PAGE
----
Radio Hits May 1967: Look Back

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“Ask for the Monkees’ LP Albums”

Springtime in 1967… the World’s Fair had just opened in Montreal. If you knew it was dubbed Expo ’67 because it was shortened from the 1967 International and Universal Exposition, raise your hand.

Muhammad Ali was stripped of his World Heavyweight boxing title for refusing military service as a conscientious objector.

In early May 1967, Elvis Presley married Priscilla Beaulieu. The King was 32; she was 21. Within a few days, the Jimi Hendrix Experience released their debut album, Are You Experienced.

And New York’s Top 40 powerhouse WABC had some all-time favorites on their playlist.

Beginning its climb up the chart at #50 (on its way to #9 nationally) was “Sunday Will Never Be the Same” from Spanky & Our Gang. They went on to earn two other Top 20 singles (“Lazy Day and “Like to Get to Know You”).

At #38 was the bizarre song “I Was Kaiser Bill’s Batman,” credited to Whistling Jack Smith, which we wrote about here.

The Turtles‘ “Happy Together” had peaked a few weeks’ earlier and radio audiences were ready for their next hit, “She’d Rather Be With Me,” debuting at #37 this week. The song, with its soaring harmonies, would reach #3 nationally.

The Who were enjoying a rare U.S. pop hit with “Happy Jack.” The song jumped from #25 to #16 but stalled nationally at #24. It would be a few more months before they scored their only U.S. Top 10 single with “I Can See For Miles.”

Related: A look back at 1967 in rock music

Another British Invasion group, the Dave Clark Five were represented with the uptempo favorite, “You Got What it Takes,” at #14.

The Mamas & the Papas‘ great autobiographical hit, “Creeque Alley,” jumped from #43 all the way to #12 this week. The song was one of their seven Top 5 pop hits in just a year and a half.

Related: Our feature on “Creeque Alley”

In the Top 10, the Monkees had three of the year’s biggest hits including “A Little Bit Me, A Little Bit You,” written by none other than Neil Diamond.

At #8 was Arthur Conley‘s great “Sweet Soul Music,” which he co-wrote with Otis Redding (with subsequent credit also to Sam Cooke), was the biggest hit of his career. The soul is an homage to the genre and name checks several of its well known practitioners.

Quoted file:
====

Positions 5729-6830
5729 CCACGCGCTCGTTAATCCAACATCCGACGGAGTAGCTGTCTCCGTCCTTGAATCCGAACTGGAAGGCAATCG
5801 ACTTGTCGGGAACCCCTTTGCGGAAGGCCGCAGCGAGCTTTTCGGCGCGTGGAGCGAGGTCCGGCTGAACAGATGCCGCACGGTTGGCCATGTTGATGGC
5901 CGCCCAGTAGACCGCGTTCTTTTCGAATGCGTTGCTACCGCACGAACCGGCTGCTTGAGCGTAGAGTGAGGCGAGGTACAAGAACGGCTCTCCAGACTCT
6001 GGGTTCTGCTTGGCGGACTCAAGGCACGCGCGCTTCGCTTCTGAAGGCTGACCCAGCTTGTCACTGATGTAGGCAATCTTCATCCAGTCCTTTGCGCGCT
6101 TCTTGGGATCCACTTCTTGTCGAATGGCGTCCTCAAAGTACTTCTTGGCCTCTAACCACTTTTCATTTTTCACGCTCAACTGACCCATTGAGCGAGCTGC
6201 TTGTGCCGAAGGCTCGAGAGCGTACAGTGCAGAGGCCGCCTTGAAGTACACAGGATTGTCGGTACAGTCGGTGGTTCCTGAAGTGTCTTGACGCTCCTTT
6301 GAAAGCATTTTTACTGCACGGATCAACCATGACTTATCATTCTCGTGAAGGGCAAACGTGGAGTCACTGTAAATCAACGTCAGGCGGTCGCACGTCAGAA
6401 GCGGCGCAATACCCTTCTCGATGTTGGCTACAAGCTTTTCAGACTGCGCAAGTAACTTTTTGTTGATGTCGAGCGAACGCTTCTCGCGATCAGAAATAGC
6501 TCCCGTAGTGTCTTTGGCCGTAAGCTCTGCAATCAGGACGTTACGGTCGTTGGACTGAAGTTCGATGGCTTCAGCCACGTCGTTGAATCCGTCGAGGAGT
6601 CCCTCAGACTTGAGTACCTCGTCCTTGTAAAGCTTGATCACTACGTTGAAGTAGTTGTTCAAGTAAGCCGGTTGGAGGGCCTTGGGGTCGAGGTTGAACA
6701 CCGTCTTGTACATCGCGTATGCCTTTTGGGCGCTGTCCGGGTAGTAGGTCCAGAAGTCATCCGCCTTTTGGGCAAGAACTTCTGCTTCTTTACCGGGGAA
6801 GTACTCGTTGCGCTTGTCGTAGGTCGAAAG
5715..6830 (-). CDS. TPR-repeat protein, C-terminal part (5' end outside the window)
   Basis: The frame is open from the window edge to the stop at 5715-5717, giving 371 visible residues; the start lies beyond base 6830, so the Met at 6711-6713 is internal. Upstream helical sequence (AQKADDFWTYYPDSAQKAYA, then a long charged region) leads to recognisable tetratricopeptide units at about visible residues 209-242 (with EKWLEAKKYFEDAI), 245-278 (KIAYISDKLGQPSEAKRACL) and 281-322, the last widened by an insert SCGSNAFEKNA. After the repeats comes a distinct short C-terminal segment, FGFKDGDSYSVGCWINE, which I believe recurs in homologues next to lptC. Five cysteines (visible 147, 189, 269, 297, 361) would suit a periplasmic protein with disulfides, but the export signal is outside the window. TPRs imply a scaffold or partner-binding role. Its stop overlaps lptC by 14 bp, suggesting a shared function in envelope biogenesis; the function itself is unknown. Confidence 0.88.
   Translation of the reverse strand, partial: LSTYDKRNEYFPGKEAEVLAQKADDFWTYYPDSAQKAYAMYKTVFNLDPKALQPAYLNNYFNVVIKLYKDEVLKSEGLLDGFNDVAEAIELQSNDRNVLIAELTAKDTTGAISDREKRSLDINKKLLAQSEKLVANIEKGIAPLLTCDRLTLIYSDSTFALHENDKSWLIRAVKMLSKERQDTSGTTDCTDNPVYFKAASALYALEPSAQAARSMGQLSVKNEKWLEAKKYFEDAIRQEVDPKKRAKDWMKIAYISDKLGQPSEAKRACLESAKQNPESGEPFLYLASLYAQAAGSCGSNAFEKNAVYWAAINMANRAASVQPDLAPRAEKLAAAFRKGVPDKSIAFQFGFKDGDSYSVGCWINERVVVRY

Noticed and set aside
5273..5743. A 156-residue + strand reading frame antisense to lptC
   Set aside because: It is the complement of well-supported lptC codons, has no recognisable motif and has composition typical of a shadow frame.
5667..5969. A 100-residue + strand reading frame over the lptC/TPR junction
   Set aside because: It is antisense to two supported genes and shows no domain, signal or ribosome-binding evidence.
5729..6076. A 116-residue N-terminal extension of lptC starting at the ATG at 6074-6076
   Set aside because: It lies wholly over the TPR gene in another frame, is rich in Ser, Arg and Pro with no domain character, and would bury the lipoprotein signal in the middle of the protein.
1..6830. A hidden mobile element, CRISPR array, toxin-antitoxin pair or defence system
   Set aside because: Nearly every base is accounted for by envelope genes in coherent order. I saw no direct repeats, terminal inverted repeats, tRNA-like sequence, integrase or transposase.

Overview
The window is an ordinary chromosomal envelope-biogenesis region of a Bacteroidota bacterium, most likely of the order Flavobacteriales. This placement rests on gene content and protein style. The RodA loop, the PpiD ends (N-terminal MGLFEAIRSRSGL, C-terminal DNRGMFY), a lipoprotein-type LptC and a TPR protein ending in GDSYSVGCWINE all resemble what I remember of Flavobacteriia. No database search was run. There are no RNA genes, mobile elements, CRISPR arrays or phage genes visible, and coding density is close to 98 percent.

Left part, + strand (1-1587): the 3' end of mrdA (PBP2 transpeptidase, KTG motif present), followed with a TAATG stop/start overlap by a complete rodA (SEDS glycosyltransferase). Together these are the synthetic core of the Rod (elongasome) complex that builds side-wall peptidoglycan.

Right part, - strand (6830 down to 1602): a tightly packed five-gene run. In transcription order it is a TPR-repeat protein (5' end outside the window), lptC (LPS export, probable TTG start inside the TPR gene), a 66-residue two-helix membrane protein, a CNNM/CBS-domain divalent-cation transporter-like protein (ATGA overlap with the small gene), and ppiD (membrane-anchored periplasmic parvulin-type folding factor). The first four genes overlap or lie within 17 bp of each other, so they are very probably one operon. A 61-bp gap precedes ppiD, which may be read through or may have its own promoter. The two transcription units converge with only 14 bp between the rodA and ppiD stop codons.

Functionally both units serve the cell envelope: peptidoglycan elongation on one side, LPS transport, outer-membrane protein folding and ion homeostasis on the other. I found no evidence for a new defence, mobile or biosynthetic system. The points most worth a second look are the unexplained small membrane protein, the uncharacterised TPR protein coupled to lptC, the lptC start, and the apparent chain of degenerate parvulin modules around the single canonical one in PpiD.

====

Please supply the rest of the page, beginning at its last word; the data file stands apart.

Taking a giant leap from #14 to #7 was Aretha Franklin with her cover of Otis Redding’s “Respect.” While the Queen of Soul scored 20 #1 R&B hits, the song was her only solo hit to top the pop chart.

We’ve written a tribute to the Easybeats‘ “Friday on My Mind.” The incredibly catchy song was #6 this week.

Brooklyn-born local favorite Neil Diamond was enjoying a big hit on hometown station WABC with “Girl, You’ll Be a Woman Soon” which jumped this week from #11 all the way to #5.

The previous week’s #1 was “Something Stupid,” the father-daughter duet by Frank Sinatra and Nancy Sinatra. At #4 this week.

You’re not seeing double: at #3 was The Supremes’ “The Happening.” Meanwhile…

A pop vocal group from New Jersey, the Happenings, enjoyed a handful of hits in the mid-Sixties including their lively cover of the Gershwin tune, “I Got Rhythm,” this week’s #2.

At #1? The Young Rascals, with one of their three career #1’s, “Groovin’.”

10. “Close Your Eyes” – Peaches & Herb

9. “A Little Bit Me, A Little Bit You” – The Monkees

8. “Sweet Soul Music” – Arthur Conley

7. “Respect” – Aretha Franklin

6. “Friday on My Mind” – The Easybeats

5. “Girl, You’ll Be a Woman Soon” – Neil Diamond

4. “Something Stupid” – Frank and Nancy Sinatra

3. “The Happening” – The Supremes

2. “I Got Rhythm” – The Happenings

1. “Groovin'” – The Young Rascals

Chart courtesy of

Related: The top radio hits of 1967

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